The Big Issue is at the heart of a report aiming at ending youth homelessness

Stephen Robertson, Big Issue Foundation chief executive, calls for “strategy to tackle the issue on multiple fronts” in the Royal Institution of Chartered Surveyors study

The Big Issue is right at the heart of a new report targeting an end to youth homelessness.

The Royal Institution of Chartered Surveyors (RICS) launched their Solutions to Youth Homelessness report today with contributions from Housing and Homelessness Minister Heather Wheeler as well as Crisis CEO Jon Sparkes and chiefs of some of the UK’s biggest housing providers.

Among them is Stephen Robertson, the chief executive of Big Issue Foundation, our charitable arm, who calls for a “strategy to tackle the issue on multiple fronts” in a bid to bring down the 86,000 young people who have been homeless in 2018, according to Centrepoint figures.

“First, we need government to implement a welfare regime that is sufficiently generous. Monetary poverty leads to poverty of opportunity, so we must help families to obtain a better future, rather than just fund the status quo,” wrote Robertson in the report.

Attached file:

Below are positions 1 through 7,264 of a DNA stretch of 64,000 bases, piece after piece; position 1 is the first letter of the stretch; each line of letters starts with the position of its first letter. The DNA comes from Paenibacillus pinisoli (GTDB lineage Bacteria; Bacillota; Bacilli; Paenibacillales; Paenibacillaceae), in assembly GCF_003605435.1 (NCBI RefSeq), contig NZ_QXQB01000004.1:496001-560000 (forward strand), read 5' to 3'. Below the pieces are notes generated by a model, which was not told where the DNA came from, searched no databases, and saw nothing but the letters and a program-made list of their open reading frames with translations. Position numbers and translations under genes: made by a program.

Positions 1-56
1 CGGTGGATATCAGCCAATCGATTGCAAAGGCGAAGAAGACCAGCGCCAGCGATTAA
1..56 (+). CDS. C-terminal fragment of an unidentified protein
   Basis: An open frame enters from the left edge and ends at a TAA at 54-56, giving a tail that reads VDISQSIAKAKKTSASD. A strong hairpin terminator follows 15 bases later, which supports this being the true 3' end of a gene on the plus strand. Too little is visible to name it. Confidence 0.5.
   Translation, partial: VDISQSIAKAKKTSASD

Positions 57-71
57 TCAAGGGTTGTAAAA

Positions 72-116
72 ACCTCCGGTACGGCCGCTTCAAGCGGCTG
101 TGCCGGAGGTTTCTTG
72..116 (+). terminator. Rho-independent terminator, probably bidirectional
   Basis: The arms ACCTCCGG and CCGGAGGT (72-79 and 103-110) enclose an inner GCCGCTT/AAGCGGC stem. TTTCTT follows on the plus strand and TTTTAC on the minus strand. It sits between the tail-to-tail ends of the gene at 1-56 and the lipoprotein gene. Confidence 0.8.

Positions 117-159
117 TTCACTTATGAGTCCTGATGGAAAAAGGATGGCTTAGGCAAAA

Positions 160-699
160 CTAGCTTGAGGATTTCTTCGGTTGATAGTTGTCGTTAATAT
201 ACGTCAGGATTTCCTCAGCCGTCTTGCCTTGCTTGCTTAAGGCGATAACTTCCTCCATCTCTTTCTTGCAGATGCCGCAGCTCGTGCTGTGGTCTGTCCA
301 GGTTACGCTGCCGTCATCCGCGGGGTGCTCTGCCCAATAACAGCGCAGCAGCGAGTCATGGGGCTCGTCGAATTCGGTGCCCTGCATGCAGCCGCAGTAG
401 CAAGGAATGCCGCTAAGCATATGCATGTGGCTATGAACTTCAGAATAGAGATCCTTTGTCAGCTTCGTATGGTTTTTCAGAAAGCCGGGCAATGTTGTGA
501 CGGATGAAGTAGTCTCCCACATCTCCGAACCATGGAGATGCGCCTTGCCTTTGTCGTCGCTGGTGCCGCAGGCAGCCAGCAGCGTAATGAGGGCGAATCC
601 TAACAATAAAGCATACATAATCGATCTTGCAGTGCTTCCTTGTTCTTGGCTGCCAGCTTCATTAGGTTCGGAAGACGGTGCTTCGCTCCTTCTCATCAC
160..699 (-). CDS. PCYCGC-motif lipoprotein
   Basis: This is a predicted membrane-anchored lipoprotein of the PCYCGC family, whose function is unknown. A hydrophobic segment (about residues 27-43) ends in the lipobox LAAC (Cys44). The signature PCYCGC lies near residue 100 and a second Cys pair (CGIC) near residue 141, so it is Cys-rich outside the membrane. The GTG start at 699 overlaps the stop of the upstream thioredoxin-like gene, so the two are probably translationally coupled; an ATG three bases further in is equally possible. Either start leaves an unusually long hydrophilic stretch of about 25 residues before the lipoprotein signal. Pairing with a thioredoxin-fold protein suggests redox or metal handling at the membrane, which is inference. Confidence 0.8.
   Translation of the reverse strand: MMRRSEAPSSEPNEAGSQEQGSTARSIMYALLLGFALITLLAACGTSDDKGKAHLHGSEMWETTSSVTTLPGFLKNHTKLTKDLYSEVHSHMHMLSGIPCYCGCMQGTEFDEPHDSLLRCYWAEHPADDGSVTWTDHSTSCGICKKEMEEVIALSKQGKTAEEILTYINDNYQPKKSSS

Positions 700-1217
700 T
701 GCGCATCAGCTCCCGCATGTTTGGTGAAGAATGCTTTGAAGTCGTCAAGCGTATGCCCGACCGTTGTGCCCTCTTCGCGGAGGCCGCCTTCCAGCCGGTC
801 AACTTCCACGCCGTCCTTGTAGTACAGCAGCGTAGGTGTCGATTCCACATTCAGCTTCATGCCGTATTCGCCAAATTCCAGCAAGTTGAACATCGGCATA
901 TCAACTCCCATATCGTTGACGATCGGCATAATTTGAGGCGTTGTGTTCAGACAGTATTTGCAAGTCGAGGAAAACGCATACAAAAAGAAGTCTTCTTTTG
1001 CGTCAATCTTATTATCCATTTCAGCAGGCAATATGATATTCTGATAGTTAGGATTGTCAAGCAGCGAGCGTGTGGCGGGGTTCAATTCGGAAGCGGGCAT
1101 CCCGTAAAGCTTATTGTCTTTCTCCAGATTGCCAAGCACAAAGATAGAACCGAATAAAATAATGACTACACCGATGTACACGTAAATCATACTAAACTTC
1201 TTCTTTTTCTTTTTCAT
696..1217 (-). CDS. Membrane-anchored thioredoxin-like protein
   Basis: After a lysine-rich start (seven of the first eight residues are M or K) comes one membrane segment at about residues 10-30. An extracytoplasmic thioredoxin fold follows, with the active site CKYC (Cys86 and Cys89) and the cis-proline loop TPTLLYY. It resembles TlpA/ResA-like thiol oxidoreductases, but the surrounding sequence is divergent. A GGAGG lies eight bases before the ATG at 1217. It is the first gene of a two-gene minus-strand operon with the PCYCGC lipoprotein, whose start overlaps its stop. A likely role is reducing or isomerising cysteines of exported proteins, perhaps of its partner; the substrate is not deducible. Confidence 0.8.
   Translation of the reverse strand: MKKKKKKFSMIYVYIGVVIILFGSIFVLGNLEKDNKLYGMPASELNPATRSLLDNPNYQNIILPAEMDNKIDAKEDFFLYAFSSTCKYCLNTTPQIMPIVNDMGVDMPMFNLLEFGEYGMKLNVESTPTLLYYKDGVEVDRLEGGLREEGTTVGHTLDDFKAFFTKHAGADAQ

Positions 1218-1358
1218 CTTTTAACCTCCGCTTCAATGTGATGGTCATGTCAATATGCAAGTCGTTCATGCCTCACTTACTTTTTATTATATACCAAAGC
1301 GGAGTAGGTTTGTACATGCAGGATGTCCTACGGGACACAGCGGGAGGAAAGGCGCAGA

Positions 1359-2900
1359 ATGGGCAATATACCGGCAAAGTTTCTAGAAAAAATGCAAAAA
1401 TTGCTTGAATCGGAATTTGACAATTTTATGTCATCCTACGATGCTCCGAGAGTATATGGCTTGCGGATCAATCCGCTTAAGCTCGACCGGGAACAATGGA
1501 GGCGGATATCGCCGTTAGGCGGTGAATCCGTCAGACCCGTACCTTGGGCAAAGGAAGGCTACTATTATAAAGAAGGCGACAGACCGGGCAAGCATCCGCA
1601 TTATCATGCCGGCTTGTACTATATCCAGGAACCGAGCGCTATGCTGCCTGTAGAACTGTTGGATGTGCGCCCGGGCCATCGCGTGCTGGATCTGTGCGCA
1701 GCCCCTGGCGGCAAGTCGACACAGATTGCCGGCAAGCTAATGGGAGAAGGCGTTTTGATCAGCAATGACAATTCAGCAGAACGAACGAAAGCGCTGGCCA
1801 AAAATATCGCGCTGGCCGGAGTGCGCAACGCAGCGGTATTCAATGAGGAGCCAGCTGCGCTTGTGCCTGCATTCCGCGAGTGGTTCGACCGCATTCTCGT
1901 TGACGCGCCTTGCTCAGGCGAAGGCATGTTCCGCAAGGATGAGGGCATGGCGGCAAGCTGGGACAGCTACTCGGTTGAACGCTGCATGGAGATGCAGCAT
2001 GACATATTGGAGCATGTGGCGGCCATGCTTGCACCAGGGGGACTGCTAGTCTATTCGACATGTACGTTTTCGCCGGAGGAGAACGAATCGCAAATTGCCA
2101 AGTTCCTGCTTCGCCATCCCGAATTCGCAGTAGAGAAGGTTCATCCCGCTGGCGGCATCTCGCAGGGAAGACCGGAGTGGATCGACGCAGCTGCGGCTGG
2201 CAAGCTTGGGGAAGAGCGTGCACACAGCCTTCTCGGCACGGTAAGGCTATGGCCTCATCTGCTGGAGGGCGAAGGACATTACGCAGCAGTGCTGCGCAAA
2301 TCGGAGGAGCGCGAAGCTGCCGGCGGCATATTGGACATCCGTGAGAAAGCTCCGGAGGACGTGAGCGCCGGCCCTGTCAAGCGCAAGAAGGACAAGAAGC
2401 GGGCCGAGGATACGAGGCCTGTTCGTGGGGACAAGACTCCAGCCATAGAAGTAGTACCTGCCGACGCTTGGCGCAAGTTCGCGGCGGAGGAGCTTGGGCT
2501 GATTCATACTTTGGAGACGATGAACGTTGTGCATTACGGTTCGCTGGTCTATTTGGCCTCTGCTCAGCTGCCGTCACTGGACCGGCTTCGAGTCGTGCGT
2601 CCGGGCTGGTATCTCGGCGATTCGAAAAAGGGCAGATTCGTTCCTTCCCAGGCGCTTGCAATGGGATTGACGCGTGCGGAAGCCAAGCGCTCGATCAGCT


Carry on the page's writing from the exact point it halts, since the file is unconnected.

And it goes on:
“Second, if young people do become homeless then we need to act quickly to reverse their fortunes. The many organisations in this space must work more collaboratively and more creatively to develop permanent solutions, rather than applying individual sticking plasters. And, if an idea works, let’s give it the space, time and money to succeed – Housing First works so let’s halt the trials and implement it properly.


The Big Issue has inspired the launch of 120 street papers globally, including sister titles in Australia, South Africa, Japan, Taiwan and Korea.

“Third, young people need ongoing support to help them cope with the trauma of poverty and homelessness.

“Lastly, to enable this we need a shift in public perception. The public must recognise that young people are homeless because of wider social problems, not just housing.”

Other innovative solutions outlined in the report include: reform of the private rented sector, support for well-being and mental health to allow young people to sustain tenancies and social housing options beyond the traditional with a need for creative housing use.

“Our ‘Solutions to Youth Homelessness’ paper is a step in the right direction as the advice and insight in it from leaders in their field, can help form a policy approach that is truly the result of sectoral collaboration,” said RICS chief executive Sean Tompkins. “The truth is there is no magic bullet to this – but by working collaboratively and being bold in every area we can make a real and lasting difference.”